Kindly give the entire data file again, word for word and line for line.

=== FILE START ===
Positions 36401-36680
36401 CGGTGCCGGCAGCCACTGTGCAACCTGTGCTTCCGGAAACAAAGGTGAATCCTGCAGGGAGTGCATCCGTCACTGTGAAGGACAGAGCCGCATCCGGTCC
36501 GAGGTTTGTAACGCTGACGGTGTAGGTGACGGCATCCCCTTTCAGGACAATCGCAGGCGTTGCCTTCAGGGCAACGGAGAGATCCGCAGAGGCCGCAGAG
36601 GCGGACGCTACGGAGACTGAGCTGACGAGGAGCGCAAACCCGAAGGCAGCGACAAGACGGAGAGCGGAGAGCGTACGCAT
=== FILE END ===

Positions 36401-36680
36401 CGGTGCCGGCAGCCACTGTGCAACCTGTGCTTCCGGAAACAAAGGTGAATCCTGCAGGGAGTGCATCCGTCACTGTGAAGGACAGAGCCGCATCCGGTCC
36501 GAGGTTTGTAACGCTGACGGTGTAGGTGACGGCATCCCCTTTCAGGACAATCGCAGGCGTTGCCTTCAGGGCAACGGAGAGATCCGCAGAGGCCGCAGAG
36601 GCGGACGCTACGGAGACTGAGCTGACGAGGAGCGCAAACCCGAAGGCAGCGACAAGACGGAGAGCGGAGAGCGTACGCAT